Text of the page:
Noelle Mulligan dies for a living. It’s one of many things that’s required in her profession as a stunt performer. She recently doubled for one of the leads in the upcoming Annabelle sequel and appeared in the Red Hot Chili Peppers video for their song “Dark Necessities,” directed by Olivia Wilde. Noelle’s impressive resume also includes stunt work on The Voice, Fear the Walking Dead, Hawaii Five-0, and True Detective. In her spare time, the 27-year-old, who’s also a model and YouTube adventure travel host, likes to tell dad jokes and skateboard. For Halloween (her favorite holiday), she wants to be the Gingerbread Man from Shrek and go skateboarding with her friends. “I’m trying to find his costume. I don’t want to be a sexy gingerbread man, I want to be a legit gingerbread man.” Cosmopolitan.com recently spoke to Noelle (also known as Noelani Tsunami) about what it takes to be a stunt zombie, what it’s like to die on screen, and whether or not anything spooky happened with the Annabelle doll.
What kind of training have you had?
My background as a stunt performer is in action, sports, and emergency medicine. I grew up skateboarding, snowboarding, rock climbing, things like that… and when I moved to L.A. I started training in fights and high falls, sword, weaponry - things to make sure I’m ready for whatever comes my way. It’s a constant thing. I train five days a week, three hours a day. I research upcoming films and what actresses are my height. You never know what’s going to be next. You can get an e-mail asking if you’re comfortable riding a skateboard and getting hit by a car, or if you’re comfortable jumping 40 feet into an air bag or doing a fight with four dudes.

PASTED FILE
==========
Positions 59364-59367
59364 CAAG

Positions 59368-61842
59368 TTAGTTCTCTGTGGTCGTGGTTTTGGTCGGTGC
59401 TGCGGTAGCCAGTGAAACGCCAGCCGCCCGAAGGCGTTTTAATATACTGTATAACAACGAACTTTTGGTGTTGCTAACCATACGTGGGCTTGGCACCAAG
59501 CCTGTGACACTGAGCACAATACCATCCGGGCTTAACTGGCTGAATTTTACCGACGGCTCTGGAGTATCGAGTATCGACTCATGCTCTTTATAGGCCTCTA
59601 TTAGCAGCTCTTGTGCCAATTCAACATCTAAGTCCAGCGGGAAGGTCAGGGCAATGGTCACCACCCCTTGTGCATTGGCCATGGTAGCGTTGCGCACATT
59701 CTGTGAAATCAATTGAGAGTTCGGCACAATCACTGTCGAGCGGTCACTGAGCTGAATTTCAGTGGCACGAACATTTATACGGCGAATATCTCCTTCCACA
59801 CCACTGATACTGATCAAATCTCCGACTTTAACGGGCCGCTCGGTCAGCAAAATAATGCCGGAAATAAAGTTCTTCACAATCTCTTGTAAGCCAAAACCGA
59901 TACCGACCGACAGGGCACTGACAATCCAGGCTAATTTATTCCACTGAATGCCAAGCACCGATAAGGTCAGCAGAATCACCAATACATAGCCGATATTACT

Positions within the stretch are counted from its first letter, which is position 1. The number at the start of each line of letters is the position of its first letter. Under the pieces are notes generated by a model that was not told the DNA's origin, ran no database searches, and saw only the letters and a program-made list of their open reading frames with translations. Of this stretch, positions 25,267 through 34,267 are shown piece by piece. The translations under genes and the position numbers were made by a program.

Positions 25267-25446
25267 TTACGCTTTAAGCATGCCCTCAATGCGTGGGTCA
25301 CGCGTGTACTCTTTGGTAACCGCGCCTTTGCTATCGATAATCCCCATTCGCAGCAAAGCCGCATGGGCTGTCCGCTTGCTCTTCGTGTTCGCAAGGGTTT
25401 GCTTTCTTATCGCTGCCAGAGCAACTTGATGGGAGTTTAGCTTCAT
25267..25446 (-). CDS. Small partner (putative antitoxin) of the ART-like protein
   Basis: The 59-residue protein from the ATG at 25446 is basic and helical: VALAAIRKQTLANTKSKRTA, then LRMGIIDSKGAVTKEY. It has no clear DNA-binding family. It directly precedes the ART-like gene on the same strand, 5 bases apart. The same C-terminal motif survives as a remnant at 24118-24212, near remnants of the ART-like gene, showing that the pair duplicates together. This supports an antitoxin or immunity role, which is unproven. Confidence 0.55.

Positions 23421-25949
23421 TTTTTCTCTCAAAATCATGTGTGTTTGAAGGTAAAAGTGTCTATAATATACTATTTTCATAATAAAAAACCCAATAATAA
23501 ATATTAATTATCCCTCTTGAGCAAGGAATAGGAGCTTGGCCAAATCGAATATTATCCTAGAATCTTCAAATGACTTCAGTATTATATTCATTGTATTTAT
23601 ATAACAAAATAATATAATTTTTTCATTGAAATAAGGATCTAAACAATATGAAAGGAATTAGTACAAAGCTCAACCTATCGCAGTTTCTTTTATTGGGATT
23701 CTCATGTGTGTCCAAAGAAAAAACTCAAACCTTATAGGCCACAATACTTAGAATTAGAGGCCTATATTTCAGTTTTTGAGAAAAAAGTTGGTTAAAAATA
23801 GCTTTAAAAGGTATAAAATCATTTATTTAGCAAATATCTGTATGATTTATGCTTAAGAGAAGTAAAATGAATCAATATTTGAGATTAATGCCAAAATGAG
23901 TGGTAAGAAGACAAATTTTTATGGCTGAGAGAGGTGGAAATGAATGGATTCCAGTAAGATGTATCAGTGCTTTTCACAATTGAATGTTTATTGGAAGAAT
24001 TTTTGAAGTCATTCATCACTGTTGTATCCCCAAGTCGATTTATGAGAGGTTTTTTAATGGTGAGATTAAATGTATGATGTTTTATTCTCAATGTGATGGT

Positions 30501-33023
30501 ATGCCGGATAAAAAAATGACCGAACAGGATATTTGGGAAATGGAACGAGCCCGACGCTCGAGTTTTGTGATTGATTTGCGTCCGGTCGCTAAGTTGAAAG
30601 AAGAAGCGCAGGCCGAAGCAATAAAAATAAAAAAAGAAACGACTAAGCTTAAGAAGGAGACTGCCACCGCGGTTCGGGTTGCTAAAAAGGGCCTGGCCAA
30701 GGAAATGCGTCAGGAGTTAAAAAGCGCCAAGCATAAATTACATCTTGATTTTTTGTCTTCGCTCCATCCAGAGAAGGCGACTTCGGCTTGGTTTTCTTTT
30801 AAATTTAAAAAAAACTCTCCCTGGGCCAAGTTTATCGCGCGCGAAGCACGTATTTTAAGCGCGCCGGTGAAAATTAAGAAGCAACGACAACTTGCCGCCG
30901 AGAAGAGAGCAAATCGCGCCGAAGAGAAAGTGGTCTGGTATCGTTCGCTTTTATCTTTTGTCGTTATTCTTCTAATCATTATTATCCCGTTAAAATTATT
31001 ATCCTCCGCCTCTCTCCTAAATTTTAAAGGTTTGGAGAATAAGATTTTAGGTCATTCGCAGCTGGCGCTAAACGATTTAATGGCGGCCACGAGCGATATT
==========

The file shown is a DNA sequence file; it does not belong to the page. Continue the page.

How does the audition process work for Fear the Walking Dead? Did you have to scream?
They found me on a stunt directory for a coordinator I worked with before on True Detective and who knew I was taller and thinner, which works for the zombie character. They took my photo, submitted it to the director and the director chose me. When I got to Rosario, Mexico, they went over basic zombie movements, making sure that we knew how to walk like zombies, which was super fun.
Tell me more about these basic zombie movements.
What’s interesting is the director was explaining to us that for example, Fear the Walking Dead does not have [your] typical horror film zombie where they have a little more personality to them, if that makes sense. We had to just make sure we had this dead stare. Basically they said to look forward with a dead stare and not move the shoulders but [keep them] really stiff, like rigor mortis movement. Kind of a little off balance, but your legs are stiff and your feet drag along the sand.
Did you have gruesome scenes to film on Fear the Walking Dead? What was the mood like on set?
I was a zombie that rose up out of the water and my intention was to eat these little kids on the other side of the fence. What was really helpful was watching clips of previous actors or stunt performers who had done the exact same thing and try to guess how they’re feeling. The makeup takes a few hours… we had contacts that were white… when you’re there, in costume, you’re able to really channel these feelings that maybe when you’re having pizza or skateboarding with your friends you probably wouldn’t be feeling. Once you’re in full wardrobe you just kind of hunker down and show exactly how you’re feeling. It really all comes together once you’re in costume and on set.
What’s it like to die on screen?